PERSONAAn exhibition by Maria Moritz
An exhibition by Maria Moritz (March 30 – April 04, 2023)
fffriedrich, Alte Mainzer Gasse 4-6, 60311 Frankfurt am Main
How can we reflect on both the complex relationship between the exposing artist as an individual subject and the artwork as an objectification of personal and historic fragments? In other words – what does it mean to process one’s own experiences through exposing a rather public subject like an artwork? How can we approach the idea of imbuing the image, as an object, with the artist’s persona?
Through a gray curtain, our gaze is directed towards the oil painting Elbestr. 41 (2022). An empty bed, the churned sheets were possibly just left and could be still warm from the night before. Although the artist herself is absent from the painting, she grants us a fleeting glimpse into her most intimate space – the private bed as a place where we strip down clothing, make-up, and facades and where we are most vulnerable. Knowing that we see a bed Moritz herself has slept in, we can perceive it a something authentic, taken from the artist's individual space of experience. However, the bedroom and the bed itself become projection surfaces or screens that point beyond the artist as an individual: For your own memories and stories of something that came before and after; about the banality of everyday life; loneliness, sex and sweat; about nightmares and dreams. This merging of something alien and personal inscribed into our perspective allows us to reflect on the complex relationshi between the experience of a subject and its objectification in the image.
The self-portrait not inward, not close (2022) pushes the idea of (self-)exposure even further, showing the artist as a floating head squeezed between pillows against a yellow background, her eyes rolling obsessively into her head. The figure seems barely able to withstand the physical pressure an surrenders to the movement in the pictorial space.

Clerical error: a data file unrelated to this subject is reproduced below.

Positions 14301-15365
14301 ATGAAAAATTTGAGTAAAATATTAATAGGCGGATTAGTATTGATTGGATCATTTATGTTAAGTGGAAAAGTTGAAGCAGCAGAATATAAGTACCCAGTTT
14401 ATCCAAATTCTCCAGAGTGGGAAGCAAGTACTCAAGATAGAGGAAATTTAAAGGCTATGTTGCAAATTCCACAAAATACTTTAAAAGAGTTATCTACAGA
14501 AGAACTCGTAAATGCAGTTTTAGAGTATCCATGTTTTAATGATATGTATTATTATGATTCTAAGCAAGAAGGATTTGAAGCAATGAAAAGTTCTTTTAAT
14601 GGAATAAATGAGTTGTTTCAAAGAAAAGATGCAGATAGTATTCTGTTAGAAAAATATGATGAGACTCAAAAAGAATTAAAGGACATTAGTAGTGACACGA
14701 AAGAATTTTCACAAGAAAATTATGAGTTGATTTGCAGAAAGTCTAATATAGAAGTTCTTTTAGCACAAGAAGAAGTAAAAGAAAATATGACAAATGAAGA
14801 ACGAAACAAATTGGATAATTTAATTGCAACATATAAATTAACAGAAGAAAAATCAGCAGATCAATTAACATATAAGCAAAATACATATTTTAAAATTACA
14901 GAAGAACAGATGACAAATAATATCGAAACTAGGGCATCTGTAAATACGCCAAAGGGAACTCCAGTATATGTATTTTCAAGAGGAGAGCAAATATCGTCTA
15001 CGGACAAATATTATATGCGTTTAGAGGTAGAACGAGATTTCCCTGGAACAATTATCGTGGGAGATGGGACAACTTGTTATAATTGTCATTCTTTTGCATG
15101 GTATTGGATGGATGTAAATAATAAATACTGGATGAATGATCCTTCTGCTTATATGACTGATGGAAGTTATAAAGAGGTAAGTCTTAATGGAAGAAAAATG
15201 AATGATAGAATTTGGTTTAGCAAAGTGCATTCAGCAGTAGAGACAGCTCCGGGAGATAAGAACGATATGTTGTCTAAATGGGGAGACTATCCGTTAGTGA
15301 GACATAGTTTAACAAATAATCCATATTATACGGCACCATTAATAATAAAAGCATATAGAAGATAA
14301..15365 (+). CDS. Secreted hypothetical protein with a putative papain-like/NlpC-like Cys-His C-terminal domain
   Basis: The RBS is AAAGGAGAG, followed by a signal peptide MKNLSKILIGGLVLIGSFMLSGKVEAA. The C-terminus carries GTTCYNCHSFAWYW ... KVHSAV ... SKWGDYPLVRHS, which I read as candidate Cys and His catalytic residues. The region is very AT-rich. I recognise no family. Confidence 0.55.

The empty faces of the sculptural works Fellows I and II (2021/23) seem to lurk, following us with their looks. They may function as stand-ins for an anonymous audience that judges, appraises, observes, and reciprocally controls and disciplines. Perhaps also an alter ego; figures who make our self-observation observable; through whom the act of looking is contingent on the thought of being looked at. Moreover, through the visual axis between the figure and her self-portrait, Moritz makes herself the object being looked at – with her rolling eyes attempting to avert these gazes.
With the exhibition PERSONA, Maria Moritz transforms fffriedrich into an intimate space which reflects on its own complicated, public character. We observe and are observed, peak through the curtain at something supposedly intimate, projecting the artist's identity onto the pictorial objects, thinking of them as fused with her art. But what produces our image of ourselves, and others are distorted screens and canvases. Although all the works in the exhibition refer to Moritz, we can’t make any eye contact or an immediate connection to the artist’s persona. Rather, Moritz's self seems to dissolve in favor of the audience's imagination. Reflecting on the complex relationship between lived reality and its reflection by artistic means is, it could be summarized, only possible in the awareness that "[w]e are beings that are looked at, in the spectacle of the world. That which makes us consciousness institute us by the same token as speculum mundi."1
Curated by Emily Nill and Louisa Behr
With generous support by Dr. Marschner Stiftung
1 Lacan, Jacques: The Four Fundamental Concepts of Psycho-analysis, London, N.Y.: W.W. Norton, 1978, S.75
Photos by Sonja Palade